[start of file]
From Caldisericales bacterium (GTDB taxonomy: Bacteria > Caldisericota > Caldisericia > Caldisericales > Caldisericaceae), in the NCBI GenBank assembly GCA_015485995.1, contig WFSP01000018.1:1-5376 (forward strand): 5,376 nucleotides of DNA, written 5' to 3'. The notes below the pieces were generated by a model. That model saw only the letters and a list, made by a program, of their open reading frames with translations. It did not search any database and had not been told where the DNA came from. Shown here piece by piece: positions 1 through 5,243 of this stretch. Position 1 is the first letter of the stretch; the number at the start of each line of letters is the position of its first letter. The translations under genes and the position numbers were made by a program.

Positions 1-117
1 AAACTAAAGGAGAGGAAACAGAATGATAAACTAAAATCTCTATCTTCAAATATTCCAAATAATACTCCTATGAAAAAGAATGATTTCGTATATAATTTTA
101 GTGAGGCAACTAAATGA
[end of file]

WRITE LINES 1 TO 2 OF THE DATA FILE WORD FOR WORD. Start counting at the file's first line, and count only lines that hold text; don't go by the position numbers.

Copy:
From Caldisericales bacterium (GTDB taxonomy: Bacteria > Caldisericota > Caldisericia > Caldisericales > Caldisericaceae), in the NCBI GenBank assembly GCA_015485995.1, contig WFSP01000018.1:1-5376 (forward strand): 5,376 nucleotides of DNA, written 5' to 3'. The notes below the pieces were generated by a model. That model saw only the letters and a list, made by a program, of their open reading frames with translations. It did not search any database and had not been told where the DNA came from. Shown here piece by piece: positions 1 through 5,243 of this stretch. Position 1 is the first letter of the stretch; the number at the start of each line of letters is the position of its first letter. The translations under genes and the position numbers were made by a program.

Positions 1-117